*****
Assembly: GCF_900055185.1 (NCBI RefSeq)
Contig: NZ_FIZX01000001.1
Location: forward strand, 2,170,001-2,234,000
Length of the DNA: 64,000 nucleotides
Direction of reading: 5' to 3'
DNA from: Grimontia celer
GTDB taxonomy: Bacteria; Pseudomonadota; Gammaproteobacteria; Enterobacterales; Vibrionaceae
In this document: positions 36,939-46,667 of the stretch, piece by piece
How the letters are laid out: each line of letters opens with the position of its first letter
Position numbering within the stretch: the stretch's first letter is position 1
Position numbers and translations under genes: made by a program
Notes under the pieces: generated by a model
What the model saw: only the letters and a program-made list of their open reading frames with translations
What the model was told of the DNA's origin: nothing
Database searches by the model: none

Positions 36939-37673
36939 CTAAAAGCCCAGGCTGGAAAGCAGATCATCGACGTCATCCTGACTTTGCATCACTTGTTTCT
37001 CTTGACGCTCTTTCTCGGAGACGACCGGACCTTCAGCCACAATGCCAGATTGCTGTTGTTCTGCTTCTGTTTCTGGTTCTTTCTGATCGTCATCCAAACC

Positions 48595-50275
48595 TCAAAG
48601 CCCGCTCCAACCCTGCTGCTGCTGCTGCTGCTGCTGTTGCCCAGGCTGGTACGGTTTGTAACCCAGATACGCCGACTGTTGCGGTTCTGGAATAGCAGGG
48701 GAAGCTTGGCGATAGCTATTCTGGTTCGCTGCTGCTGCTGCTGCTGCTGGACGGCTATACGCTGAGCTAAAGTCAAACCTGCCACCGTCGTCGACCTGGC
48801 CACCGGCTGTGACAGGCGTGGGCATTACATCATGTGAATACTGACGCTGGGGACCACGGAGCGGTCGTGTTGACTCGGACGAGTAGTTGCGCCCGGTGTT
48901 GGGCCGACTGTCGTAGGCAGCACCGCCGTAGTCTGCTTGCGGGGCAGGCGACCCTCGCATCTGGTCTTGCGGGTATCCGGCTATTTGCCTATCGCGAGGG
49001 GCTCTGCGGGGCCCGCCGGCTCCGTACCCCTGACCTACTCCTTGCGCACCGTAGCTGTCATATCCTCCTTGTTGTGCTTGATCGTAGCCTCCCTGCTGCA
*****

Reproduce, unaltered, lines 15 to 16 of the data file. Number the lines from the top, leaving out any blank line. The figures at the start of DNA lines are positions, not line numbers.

Database searches by the model: none

Positions 36939-37673